Chapter 7 is the most common type of bankruptcy. It is often referred to as liquidation, meaning assets are liquidated to cover debts. Statues define which assets will be liquidated. In a Chapter 7 bankruptcy, debtors select property they are eligible to keep from a list of state exemptions. An appointed trustee handles the liquidation sale of assets and money transfer to creditors.
Typically, Chapter 7 bankruptcy is chosen when there are few assets and when credit card debt and other unsecured bills are involved. Filing for a Chapter 7 bankruptcy may discharge all debts. A discharge releases individual debtors from personal liability for most debts and prevents creditors from going after those debts. Certain debts can never be eliminated through Chapter 7 bankruptcy, including:
The Bankruptcy Abuse Prevention and Consumer Protection Act of 2005 made significant changes in filing for bankruptcy. Before the law, anyone could file for a Chapter 7 bankruptcy. Now, your income, which may not be higher than the median income for your state, determines whether you can file for a Chapter 7 bankruptcy.
Additionally, under the law, debtors must undergo bankruptcy credit counseling with counselors approved by the U.S. Trustee’s Office before filing for Chapter 7. Provisions of the new law require more stringent proof of debt and documentation.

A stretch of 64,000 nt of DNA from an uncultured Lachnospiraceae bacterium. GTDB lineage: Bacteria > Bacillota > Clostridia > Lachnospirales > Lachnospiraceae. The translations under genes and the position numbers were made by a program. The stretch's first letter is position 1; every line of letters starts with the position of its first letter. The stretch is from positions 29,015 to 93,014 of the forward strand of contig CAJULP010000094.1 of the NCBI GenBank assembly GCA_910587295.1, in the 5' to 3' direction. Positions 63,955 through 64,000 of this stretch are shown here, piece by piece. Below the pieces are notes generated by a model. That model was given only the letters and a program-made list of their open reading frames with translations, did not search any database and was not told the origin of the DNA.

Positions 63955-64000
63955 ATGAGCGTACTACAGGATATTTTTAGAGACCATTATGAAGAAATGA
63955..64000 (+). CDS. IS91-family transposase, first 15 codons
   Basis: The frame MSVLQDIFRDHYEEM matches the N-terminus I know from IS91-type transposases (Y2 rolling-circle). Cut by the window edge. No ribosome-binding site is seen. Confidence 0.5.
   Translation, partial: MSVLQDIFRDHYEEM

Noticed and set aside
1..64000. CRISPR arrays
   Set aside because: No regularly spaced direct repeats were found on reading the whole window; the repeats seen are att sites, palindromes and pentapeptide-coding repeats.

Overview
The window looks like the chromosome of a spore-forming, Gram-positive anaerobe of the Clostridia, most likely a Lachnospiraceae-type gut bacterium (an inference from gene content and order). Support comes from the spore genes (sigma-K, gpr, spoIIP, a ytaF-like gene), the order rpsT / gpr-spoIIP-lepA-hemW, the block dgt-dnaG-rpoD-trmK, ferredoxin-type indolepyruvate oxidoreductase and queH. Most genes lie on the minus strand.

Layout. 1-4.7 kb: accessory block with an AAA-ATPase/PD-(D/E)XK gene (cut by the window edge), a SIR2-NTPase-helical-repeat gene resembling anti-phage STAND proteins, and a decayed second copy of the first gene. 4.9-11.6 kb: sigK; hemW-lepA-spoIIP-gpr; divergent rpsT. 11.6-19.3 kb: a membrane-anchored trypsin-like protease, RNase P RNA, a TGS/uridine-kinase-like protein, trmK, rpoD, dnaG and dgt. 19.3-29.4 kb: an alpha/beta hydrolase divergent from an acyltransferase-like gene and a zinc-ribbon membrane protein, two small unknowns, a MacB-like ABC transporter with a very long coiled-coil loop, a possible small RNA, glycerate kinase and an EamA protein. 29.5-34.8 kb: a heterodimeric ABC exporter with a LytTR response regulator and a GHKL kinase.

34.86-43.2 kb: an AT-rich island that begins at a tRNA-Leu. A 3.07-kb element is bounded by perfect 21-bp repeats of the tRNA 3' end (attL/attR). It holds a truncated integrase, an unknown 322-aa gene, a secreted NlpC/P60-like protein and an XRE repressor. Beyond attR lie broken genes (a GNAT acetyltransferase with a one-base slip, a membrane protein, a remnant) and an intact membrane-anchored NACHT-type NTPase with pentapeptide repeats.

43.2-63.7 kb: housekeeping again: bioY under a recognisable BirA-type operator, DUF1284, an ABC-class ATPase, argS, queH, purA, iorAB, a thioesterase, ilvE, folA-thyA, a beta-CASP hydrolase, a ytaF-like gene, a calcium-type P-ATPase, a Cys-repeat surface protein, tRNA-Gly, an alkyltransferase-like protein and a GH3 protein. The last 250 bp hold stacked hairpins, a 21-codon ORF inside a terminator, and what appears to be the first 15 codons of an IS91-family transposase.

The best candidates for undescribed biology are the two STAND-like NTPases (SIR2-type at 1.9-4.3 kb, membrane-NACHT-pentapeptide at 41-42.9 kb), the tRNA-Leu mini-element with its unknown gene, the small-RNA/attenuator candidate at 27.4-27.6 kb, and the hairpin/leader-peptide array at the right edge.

Chapter 13 bankruptcy is a way for individuals to repay their debts. The main advantage of Chapter 13 bankruptcy over Chapter 7 is the opportunity for individuals to save their homes from foreclosure.
With a Chapter 13 bankruptcy, the debtor usually repays a portion owed to creditors under a plan over three to five years. As long as a debtor’s equity does not exceed certain limits, a Chapter 13 bankruptcy allows the debtor to keep property such as a home and vehicle, which may be exempt according to state laws. A benefit of a Chapter 13 is the time period the bankruptcy shows on a debtor’s credit report, which is less than with a Chapter 7. The time it takes to rebuild a credit rating after filing for Chapter 13 also is less.
Most recently, the Bankruptcy Abuse Prevention and Consumer Protection Act of 2005 initiated changes in the procedures for filing bankruptcy to involve more stringent documentation and more restrictive qualification requirements. The law now requires individuals seeking bankruptcy relief to undergo credit counseling with approved counseling agencies before filing a bankruptcy petition and to obtain education in personal financial management from approved agencies.